“Coal is also being phased out of the market because of the subsidies offered by the Federal Government to cleaner forms of energy. The Prime Minister is basing his support of new coal-fired power stations on misplaced ideology rather than science.”
He also slammed Marshall over his proposed fracking moratorium, saying he wanted to ban “the very commodity electricity generators need more of if we are going to see power prices come down”.
Marshall told InDaily that “practical outcomes not ideology will drive energy policy under a Government I lead”.
He said the State Government should be working through “all potential solutions to South Australia’s energy crisis”.
“This assessment process must be undertaken urgently, methodically and free of political interference,” he said. “A suite of coordinated energy policies will be needed to restore cheap, reliable power to South Australia.”
However, he confirmed that fracking in the South-East would remain off the table.
“The State Liberals do not support fracking in the South-East,” he said. “We support the continuation of this activity in the Cooper Basin, where it has occurred successfully and safely for decades.”
Energy analysts have also questioned Turnbull’s clean coal push, suggesting the so-called “ultra supercritical” power stations weren’t the most cost-effective option for building a more reliable grid and reduce pressure on costs.
Dylan McConnell, from the Melbourne Energy Institute, has analysed the potential contribution of clean coal technology to meeting carbon reduction targets and found it stacked up poorly next to renewable energy.
He told InDaily that emissions from the electricity sector could be reduced by 27 per cent if coal powered stations were replaced with “ultra supercritical”coal plants supplying about 20GW of power.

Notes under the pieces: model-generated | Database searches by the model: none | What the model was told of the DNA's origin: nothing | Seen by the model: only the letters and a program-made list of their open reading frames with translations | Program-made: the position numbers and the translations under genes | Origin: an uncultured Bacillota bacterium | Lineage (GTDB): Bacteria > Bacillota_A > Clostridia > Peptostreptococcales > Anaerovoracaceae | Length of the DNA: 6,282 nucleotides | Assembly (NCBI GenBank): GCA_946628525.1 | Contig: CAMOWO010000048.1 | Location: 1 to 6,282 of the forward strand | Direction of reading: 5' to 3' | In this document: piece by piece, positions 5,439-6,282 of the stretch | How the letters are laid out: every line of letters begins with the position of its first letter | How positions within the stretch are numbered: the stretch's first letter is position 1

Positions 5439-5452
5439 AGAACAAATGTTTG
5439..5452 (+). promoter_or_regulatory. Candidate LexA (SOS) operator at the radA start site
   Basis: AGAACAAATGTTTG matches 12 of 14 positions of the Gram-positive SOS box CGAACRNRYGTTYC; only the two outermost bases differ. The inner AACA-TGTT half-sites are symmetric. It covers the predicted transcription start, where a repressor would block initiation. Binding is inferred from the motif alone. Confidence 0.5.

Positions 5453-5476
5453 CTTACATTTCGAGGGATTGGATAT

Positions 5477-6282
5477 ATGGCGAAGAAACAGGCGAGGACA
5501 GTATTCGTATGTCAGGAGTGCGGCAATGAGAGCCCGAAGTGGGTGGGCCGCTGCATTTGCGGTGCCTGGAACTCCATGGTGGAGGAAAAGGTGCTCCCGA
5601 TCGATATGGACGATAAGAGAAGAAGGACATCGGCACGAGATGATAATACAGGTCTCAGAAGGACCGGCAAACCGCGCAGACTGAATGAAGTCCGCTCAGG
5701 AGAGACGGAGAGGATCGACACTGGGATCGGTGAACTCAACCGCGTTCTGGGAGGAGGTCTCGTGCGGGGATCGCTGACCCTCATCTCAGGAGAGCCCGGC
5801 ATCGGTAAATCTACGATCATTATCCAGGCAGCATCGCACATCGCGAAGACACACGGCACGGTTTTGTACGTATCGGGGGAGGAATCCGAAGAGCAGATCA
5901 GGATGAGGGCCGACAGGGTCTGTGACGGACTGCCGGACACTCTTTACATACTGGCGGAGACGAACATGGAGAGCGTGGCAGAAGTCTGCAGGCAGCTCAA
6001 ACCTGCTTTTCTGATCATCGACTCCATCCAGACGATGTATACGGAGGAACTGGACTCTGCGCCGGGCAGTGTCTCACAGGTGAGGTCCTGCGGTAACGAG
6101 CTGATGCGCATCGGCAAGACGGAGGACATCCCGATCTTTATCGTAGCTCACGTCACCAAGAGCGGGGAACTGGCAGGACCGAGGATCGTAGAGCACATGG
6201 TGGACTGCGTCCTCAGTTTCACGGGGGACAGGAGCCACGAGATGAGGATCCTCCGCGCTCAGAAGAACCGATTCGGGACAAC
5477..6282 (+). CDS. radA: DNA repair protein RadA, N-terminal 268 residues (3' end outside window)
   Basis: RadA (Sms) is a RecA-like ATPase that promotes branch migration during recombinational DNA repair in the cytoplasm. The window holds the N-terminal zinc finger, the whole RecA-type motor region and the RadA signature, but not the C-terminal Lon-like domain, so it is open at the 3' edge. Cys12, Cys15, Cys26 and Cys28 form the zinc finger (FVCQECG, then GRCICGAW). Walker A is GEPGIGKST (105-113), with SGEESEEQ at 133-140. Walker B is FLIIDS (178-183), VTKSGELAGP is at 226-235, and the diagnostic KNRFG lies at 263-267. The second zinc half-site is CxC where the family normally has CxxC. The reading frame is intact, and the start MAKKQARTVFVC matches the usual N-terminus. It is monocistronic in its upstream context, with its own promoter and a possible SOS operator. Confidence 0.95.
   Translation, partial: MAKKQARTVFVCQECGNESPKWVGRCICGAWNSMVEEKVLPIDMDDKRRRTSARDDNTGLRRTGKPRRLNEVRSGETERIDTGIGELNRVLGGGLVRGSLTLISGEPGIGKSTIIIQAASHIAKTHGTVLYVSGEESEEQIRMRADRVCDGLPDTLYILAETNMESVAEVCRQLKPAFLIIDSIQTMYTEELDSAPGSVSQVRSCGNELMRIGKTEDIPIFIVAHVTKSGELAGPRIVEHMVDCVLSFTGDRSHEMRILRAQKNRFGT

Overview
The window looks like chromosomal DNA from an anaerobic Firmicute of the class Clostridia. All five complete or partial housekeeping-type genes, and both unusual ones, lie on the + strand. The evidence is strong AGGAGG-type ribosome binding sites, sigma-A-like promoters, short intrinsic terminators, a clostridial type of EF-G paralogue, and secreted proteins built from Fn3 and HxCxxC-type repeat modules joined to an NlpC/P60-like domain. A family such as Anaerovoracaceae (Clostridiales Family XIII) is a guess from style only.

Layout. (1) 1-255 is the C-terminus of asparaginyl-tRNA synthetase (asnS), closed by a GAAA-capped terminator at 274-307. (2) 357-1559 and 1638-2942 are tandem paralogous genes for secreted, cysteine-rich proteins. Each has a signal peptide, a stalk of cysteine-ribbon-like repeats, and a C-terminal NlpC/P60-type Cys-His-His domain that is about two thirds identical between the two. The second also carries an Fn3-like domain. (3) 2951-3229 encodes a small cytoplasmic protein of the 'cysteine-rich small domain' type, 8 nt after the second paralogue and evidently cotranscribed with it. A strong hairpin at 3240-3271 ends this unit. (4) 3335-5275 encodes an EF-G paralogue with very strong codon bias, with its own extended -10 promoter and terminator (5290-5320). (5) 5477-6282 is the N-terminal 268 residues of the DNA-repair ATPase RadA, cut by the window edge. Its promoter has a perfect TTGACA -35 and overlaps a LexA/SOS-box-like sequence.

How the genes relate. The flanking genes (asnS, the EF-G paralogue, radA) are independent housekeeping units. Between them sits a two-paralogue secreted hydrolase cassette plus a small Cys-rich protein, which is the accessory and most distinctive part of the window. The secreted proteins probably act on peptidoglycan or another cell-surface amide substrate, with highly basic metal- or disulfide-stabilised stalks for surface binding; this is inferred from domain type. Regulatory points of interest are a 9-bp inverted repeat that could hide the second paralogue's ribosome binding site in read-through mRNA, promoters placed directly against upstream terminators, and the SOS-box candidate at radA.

However, the cost of that power would be about $62 billion, compared to $24-34 billion to achieve the same emissions reductions using renewable energy sources.
McConnell also said a coal plant wouldn’t be particularly useful to South Australia in reducing costs because it would likely have a very low utilistation rate, “which means the cost per unit output would need to be very high, and you would have quite volatile pricing”.
While he said a coal plant could improve the reliability of the system, it would be a very expensive way to do that.
He favoured other options, such as increased storage (an option flagged by Turnbull yesterday). Storage options included batteries or pumped hydro, which uses excess energy to pump water from a low point to a high point, where it is held in a dam until required. The water is released and used to turn turbines.
Tony Wood, head of energy at think tank the Grattan Institute, has also raised questions about clean coal as a feasible option for reducing emissions and costs.
“The current cost of these technologies is considerably higher than that of existing plants,” Wood wrote on The Conversation website. “And the scale of the required investment, combined with climate change policy uncertainty, makes it highly unlikely that such plants could be financed without government backing. There were no hints from Turnbull as to how this might be provided.”